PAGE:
Gordon Brown says he only found out about it at the weekend. His team turned down a Janet Kidd donation during his leadership campaign because they did not know her. Harriet Harman , who accepted a £5,000 donation from Janet Kidd two weeks after being elected deputy leader, said she took it in "good faith" and had no idea it was from someone else. Ms Harman's husband Jack Dromey, Labour's treasurer has also implied he did not know about it, saying "complete concealment" when asked by reporters if he had known about it.

How has Gordon Brown reacted the revelations?

The prime minister has said the donations were unlawful and a mistake and were being returned. He has asked a Bishop, a Judge and Lord Whitty to inquire into the situation.

Who else is under the microscope?

Potentially any senior Labour figures are if it turns out they knew about the arrangement. The most obvious target for opponents is Ms Harman, Labour's deputy leader, chairwoman, equalities secretary and Leader of the House of Commons. The Conservatives are yet to be satisfied by her explanation of the circumstances surrounding the donation from Janet Kidd and will be pressing on that issue when Ms Harman faces MPs for her weekly grilling on Thursday.

Who will the money be returned to?

Gordon Brown has said the money will be repaid, but it is not yet clear where it will be returned to. UKIP leader Nigel Farage has said it should go "back to the jobbing builder, the secretary and the solicitor".

What do the Conservatives say?

David Cameron said: "There is a time in the life of every government when it slips over from complacency into arrogance, and from arrogance into even indifference for the law. I say we've reached that point and it is time for real change in our country."

What do the Liberal Democrats say?

Acting leader Vince Cable said a "can of worms" had been opened up: "It's a whole sleazy area; it needs cleaning up because of lack of public confidence... the government should have got on with the job of bringing in new rules and regulations."

Is there any other fall-out?

Yes. Ministers have promised to look into the details of a planning application made by Labour donor David Abrahams. Communities Secretary Hazel Blears said she would liaise with other departments over the details of Mr Abrahams' plans for a business park in County Durham, and its approval.

Has this got anything to do with cash-for-honours?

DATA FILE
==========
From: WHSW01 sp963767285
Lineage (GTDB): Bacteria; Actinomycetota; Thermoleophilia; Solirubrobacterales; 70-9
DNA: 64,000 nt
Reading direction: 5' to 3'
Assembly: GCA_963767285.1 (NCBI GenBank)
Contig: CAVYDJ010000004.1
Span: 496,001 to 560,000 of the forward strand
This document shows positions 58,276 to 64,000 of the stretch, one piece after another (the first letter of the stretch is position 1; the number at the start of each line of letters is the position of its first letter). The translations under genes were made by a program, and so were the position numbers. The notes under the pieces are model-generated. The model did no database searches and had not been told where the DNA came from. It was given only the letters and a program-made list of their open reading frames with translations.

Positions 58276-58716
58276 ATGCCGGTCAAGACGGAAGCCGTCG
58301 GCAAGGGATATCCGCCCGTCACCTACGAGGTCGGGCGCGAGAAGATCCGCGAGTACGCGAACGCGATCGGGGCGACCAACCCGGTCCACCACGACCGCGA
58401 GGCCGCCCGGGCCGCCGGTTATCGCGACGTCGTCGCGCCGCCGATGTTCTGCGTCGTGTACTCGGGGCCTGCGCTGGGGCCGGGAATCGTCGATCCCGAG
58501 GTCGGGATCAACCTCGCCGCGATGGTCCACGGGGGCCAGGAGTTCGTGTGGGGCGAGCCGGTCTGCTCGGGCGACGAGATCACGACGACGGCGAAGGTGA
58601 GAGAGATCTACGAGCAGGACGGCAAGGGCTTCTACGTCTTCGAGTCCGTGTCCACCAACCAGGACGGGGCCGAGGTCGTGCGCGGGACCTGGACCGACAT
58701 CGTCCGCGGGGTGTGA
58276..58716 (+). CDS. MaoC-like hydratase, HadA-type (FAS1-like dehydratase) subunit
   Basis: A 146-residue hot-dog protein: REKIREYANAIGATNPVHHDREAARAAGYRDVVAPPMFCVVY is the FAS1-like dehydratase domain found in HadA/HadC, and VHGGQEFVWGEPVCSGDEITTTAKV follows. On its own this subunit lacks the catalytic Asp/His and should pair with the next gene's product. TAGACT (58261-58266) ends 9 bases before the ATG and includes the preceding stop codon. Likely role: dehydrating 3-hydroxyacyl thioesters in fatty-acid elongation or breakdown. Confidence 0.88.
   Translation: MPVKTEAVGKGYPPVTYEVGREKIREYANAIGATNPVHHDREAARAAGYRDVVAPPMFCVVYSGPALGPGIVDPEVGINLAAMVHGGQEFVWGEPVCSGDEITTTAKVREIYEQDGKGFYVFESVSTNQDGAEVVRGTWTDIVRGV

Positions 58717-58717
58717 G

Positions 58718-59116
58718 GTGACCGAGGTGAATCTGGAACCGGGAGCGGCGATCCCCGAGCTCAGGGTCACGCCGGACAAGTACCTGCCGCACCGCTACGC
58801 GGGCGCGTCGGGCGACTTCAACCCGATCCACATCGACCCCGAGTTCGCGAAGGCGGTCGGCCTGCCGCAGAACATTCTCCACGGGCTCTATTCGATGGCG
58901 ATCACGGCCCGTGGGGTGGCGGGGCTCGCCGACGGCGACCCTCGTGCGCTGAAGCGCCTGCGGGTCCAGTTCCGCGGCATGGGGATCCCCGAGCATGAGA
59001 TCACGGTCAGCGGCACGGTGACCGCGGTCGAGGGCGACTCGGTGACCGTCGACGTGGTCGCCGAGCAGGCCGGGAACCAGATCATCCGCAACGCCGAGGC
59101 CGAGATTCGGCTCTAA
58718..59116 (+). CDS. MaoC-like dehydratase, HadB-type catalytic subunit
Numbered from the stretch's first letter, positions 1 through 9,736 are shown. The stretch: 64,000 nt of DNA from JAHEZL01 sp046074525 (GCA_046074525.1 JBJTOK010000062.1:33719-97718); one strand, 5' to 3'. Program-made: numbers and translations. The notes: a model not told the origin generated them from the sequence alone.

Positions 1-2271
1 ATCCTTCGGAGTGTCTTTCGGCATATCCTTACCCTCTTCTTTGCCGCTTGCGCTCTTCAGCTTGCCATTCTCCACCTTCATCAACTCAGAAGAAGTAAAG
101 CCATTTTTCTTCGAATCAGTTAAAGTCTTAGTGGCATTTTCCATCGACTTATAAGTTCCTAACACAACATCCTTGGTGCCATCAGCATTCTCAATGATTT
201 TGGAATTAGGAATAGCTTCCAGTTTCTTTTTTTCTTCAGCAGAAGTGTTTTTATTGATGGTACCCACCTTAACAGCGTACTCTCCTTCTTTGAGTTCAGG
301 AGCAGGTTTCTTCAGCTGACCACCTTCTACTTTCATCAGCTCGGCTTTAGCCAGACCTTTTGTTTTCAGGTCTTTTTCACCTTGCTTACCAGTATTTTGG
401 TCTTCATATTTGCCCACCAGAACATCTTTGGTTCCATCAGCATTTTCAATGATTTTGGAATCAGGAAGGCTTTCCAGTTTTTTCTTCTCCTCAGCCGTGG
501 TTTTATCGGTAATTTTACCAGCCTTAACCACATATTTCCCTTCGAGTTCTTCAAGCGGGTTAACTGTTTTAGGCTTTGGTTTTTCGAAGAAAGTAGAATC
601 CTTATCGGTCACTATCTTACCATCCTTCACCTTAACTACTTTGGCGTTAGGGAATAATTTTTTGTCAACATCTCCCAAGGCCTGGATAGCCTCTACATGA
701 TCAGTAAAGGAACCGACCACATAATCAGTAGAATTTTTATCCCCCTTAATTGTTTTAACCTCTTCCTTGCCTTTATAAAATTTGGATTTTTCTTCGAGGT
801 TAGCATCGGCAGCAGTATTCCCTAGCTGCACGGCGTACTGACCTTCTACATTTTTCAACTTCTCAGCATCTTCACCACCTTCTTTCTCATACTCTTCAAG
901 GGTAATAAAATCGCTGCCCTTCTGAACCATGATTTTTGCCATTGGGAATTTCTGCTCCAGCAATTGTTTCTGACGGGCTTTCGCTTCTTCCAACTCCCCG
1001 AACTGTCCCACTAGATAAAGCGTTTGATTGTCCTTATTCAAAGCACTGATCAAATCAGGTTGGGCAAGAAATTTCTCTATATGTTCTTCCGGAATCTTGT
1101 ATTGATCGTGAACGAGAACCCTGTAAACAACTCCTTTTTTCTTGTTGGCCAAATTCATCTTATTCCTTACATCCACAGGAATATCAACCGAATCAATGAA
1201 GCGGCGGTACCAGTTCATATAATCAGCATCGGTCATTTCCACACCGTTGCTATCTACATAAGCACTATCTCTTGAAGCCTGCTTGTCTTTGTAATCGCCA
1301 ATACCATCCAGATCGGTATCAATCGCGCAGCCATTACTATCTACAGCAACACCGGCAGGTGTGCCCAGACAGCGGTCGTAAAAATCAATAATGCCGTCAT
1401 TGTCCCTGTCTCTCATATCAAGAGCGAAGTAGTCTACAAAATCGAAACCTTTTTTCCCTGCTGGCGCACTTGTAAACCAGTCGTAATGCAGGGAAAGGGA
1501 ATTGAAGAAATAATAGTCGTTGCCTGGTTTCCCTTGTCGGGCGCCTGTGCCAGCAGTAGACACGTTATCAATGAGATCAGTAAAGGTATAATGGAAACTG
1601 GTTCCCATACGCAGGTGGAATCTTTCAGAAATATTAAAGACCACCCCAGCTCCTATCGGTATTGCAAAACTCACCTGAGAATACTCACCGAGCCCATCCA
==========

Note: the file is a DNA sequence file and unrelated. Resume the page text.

Not directly. That was prompted by the revelation of secret loans given to Labour. A lengthy police inquiry ended without any charges being brought over allegations of honours being given in return for cash. But in both cases the row has been prompted by money being given to a political party without being properly declared.

What happens next?

The Electoral Commission has referred the donations to the Metropolitan Police, who say they will consider a report from the commission on the donations before deciding whether to take any further action.

How serious is the row to Gordon Brown?

No prime minister wants to be the focus of a police inquiry. Tony Blair had the cash-for-honours probe hanging over him for his last year in the job. Mr Brown sought to make a clean break with that past when he took over in the summer - stressing his "moral compass". The current row comes in the wake of the run on Northern Rock and the loss of 25m people's personal details by the tax authorities. The danger of the donor row is that his government will become tarred in voters' minds with "sleaze" and/or incompetence.

List in full of the donations


Janet Dunn 31 January 2003 £25,000
Janet Kidd 06 May 2003 £25,000
Ray Ruddick 18 August 2003 £25,000
John McCarthy 12 January 2004 £15,000
Janet Kidd 01 April 2004 £10,000
Janet Kidd 27 October 2004 £2,000
John McCarthy 05 February 2005 £25,000
John McCarthy 01 June 2005 £25,000
John McCarthy 22 December 2005 £52,125
Janet Kidd 23 December 2005 £30,000
Ray Ruddick 23 December 2005 £17,850
John McCarthy 21 April 2006 £50,000
Ray Ruddick 24 May 2006 £50,000
John McCarthy 28 June 2007 £35,000
Janet Kidd 29 June 2007 £38,000
Ray Ruddick 29 June 2007 £24,000
Janet Kidd 10 July 2007 £80,000
Ray Ruddick 10 July 2007 £80,000
John McCarthy 10 July 2007 £55,000
Total £663,975